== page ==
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The windmill uses reverse-osmosis to produce enough water for 500 people a day. The device also stores 5 days worth of water, and has mechanical safeguards to protect it.  (Source: TU Delft)

The new windmill desalination system is purely mechanical... no electrical components necessary!  (Source: TU Delft)
New high-tech Windmill promises clean, fresh drinking water to many ocean-bordering villages, worldwide

The problematic lack of clean drinking water plagues many impoverished nations worldwide.  Many people do not realize that even nations bordering the sea often suffer water shortages and drink contaminated water.  A new high-tech windmill aims to provide relief for the third-world's water crisis. 

The new windmill can purify salt water purely by wind-driven mechanical energy.  The windmill was designed at the Delft University of Technology (TU Delft) in The Netherlands.  It runs by using the wind's mechanical force to pump water, and utilizes a high tech reverse osmosis membrane.  The pumped water is pushed against this membrane at approximately 60 bar of pressure, and the salt is kept inside while pure water travels across the membrane.

The windmill setup is estimated to 5 to 10 m3 of fresh water a day, based on the device’s capacity at varying wind speeds.  Such output could provide a village of up to 500 people with drinking water.  Water reservoirs will store enough water for five days, in order to avoid water shortages during non-windy days.  The device also has three mechanical safeguards built in to protect it if the installation runs dry, if the installation experiences too low revolutions, or if the installation experiences too high revolutions.  No electrical controls are needed to accomplish these safeguards.

Previous windmill/reverse osmosis setups have been used, but never has the mechanical energy been used to directly fuel the process.  In previous setups, the windmill was used to generate electricity, which was then stored, and used to power a pump driving the reverse osmosis at a much lower efficiency. 

The windmill setup is currently near the A13 motorway outside Delft.  It will be transported to Curaçao for field testing using salt water later this week.  TU Delft hopes to offer similar devices to small villages in dry, isolated coastal areas. 

The fact that the purely mechanical process is superior in terms of efficiency and simplicity to the electro-mechanical system is a reminder that in this modern world of high tech electronics, sometimes the most "high tech" solution is one with no electronics at all.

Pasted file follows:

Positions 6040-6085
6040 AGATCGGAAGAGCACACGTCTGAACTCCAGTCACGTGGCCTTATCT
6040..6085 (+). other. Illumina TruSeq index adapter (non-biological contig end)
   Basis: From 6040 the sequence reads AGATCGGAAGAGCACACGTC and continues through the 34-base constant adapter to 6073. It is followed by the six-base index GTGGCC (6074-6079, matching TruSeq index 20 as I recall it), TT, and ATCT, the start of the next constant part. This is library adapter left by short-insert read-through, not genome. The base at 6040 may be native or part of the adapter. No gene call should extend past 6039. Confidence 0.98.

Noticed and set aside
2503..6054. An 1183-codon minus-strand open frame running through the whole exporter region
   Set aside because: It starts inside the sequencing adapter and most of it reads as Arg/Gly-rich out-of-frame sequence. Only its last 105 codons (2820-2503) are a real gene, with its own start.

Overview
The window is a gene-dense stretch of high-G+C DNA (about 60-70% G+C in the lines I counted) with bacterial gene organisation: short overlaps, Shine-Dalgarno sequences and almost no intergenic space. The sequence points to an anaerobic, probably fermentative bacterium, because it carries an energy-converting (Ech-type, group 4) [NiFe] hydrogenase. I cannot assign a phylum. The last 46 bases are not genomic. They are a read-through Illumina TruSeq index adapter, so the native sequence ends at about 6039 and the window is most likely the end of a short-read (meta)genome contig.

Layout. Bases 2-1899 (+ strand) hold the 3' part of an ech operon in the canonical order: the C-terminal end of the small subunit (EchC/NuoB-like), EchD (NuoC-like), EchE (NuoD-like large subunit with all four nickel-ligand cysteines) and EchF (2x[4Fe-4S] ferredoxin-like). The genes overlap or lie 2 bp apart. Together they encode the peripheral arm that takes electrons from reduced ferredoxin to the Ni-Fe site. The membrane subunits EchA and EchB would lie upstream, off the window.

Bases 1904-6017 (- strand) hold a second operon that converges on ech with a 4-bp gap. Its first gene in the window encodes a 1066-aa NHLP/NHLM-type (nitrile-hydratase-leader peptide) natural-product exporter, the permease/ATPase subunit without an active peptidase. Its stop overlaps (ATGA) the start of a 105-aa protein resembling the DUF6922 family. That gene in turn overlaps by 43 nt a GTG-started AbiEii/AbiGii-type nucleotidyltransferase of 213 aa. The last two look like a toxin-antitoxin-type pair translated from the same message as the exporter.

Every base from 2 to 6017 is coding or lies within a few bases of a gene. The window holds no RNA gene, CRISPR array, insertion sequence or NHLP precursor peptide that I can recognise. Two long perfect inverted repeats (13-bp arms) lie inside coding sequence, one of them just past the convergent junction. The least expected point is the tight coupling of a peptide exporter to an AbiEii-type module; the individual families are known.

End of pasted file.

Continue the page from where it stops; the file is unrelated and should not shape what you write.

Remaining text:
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RE: Just salt?
By kenji4life on 3/4/2008 4:00:43 PM , Rating: 2
Missed an end quote there..

BTW like I said, wasn't trying to be blunt. Maybe think about it before you say something next time. If you actually have first hand experience going overseas and digging a well and then leaving in rush and saying "don't call", that's your prerogative, or perhaps you lived in a third world country and had people come and dig you a well only to have it dry out, of course I seriously doubt the latter, but even if one of these two scenarios fits you, let it be known that you speak from experience.

Until then your comment just sounds ignorant.


RE: Just salt?
By bety on 3/4/2008 8:11:04 PM , Rating: 2
Actually you're the one who sounds ignorant, or at the very least, that you are having an emotional and illogical reaction.

Emotional, in that you are very angry about a important and relevant issue that was raised.

Illogical, in your assertions that he must be involved in the type of activity before he can comment about them. This, of course, is not rational on many levels. First, most of us(VERY FORTUNATELY) need not participate in an activity before evaluating it critically. Second, the issue of how much of his resources he wishes to invest in such endeavors is not relevant and simply an ad hominem attack.

Further, I'd suggest it is you who should do some research. History is rife with projects which failed because of these issues. In so doing,millions(billions?) have been wasted. Money which could have saved lives. Questions like his, are in fact, the FIRST questions we should be asking when it comes to practical application. Otherwise this is just lab work with no ecological application.


"Intel is investing heavily (think gazillions of dollars and bazillions of engineering man hours) in resources to create an Intel host controllers spec in order to speed time to market of the USB 3.0 technology." -- Intel blogger Nick Knupffer

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